Last month, a 42-year-old North Carolina schizophrenia patient was discharged abruptly from St. Elizabeths Hospital while wearing a cotton dress, sneakers, a thin sweater and no underclothes.

She was told to go to a public shelter, but after walking the streets for six hours was readmitted. A day later, she was given a week's supply of medicine, bus fare, a list of shelters and was turned out again. Her discharge summary read: "destination unknown."

The woman's case was cited in a study released yesterday by three doctors at the Health Research Group to illustrate how the 1,200 homeless believed to be schizophrenic came to live in the streets, grates and public shelters in the District. The study found that nearly 40 percent of the city's homeless suffer from schizophrenia and that little is being done to aid them.

Federal officials said the figure is consistent with surveys nationwide that have found one-third to one-half of the homeless are mentally ill.

The study was based on interviews in January and February with the staff of 12 homeless shelters in the District. The staff members told researchers that schizophrenia was the main reason that 33 percent, or 441 of the 1,316 men in the shelters, were homeless. Alcoholism was the reason that another 40 percent, or 532 of the men, were homeless.

Officials at St. Elizabeths said the case of the woman cited in the study is under review and would not comment on it. "If the case is true, that's not good," said Dr. Shervert Frazier, director of the National Institute of Mental Health, which manages the hospital.

" . . . Homelessness is primarily the result of inappropriate deinstitutionalization," said the report's main author, Dr. E. Fuller Torrey, a former psychiatrist at St. Elizabeths Hospital, which is in the process of being transferred from federal to city control.

"This is the most psychiatrically rich city in the nation and the world," said Dr. Sidney E. Wolfe, director of the Health Research Group, and a coauthor of the report along with Dr. Eve Bargmann. "There are 1,300 psychiatrists, yet only two work in the shelters. There's only 25 hours a week available for all the needs of the homeless."

As a result of so many untreated mentally ill persons in the city's shelters, the facilities resemble "psychiatric wards of the 1930s" before medicines to help schizophrenics were created, the study found.

The report urges the city to require every psychiatrist to donate two hours a week as a condition of holding a license. It also asks that 15 psychiatrists at St. Elizabeths and 15 at the National Institute of Mental Health with administrative-only duties be asked to work in shelters part time.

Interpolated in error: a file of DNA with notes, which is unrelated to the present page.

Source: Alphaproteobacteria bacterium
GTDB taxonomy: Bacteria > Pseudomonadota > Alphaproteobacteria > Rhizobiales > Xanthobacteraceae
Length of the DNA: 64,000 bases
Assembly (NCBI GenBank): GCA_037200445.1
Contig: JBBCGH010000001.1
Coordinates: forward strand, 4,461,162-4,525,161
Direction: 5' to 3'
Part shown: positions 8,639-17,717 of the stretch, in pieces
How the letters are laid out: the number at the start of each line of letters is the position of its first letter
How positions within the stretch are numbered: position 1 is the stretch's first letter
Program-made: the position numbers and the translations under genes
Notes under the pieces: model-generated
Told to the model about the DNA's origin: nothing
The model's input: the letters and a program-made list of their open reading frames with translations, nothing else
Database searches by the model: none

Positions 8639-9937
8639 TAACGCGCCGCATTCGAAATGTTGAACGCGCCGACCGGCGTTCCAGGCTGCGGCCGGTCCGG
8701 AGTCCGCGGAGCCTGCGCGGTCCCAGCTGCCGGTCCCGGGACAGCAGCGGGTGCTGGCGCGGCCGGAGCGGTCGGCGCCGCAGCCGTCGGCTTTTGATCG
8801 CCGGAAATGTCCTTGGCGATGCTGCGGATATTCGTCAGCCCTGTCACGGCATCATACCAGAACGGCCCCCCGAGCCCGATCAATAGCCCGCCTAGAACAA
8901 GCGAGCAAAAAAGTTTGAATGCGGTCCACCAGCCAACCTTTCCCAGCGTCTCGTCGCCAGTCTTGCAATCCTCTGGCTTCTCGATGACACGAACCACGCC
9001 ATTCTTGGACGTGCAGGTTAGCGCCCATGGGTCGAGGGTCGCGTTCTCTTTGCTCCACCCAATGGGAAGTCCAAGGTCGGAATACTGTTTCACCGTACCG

"Given psychiatric manpower and monetary resources available in Washington, the existing mental health services for the city's mentally ill homeless are a disgrace . . . ," the report states.

Dr. Frazier said, "Most of our psychiatrists are heavily responsible for heavy expenditures of research money and are running the review committees." Forcing them to see patients "is not the way to solve the problem."

According to a 1984 National Institute of Mental Health study, the District spends at least twice as much as every state in the nation for mental health. According to figures supplied by the states for fiscal 1981, the District spent $151 per person for mental health, which was more than six times the average state spending of $24 per person.

" . . .If throwing money at a problem would solve it, then Washington would already be a model for public mental health services," the report said. It urged that money for St. Elizabeths be given to the District to follow the "mass exodus" of patients who left the federal hospital.

Mental illness was a larger problem for women, the study found, as 58 percent, or 210 of the 359 in shelters at the time, were schizophrenic. Alcoholism was the primary reason for homelessness among 14 percent of the women, or 50 cases.

The report was critical of the community mental health centers, which it said "have established records for unparalleled mediocrity."

Charles Siegel, a spokesman for the Department of Human Resources, which runs the city's community mental health centers, noted, "We have been improving our mental health system for some time, especially our Crisis Resolution Unit."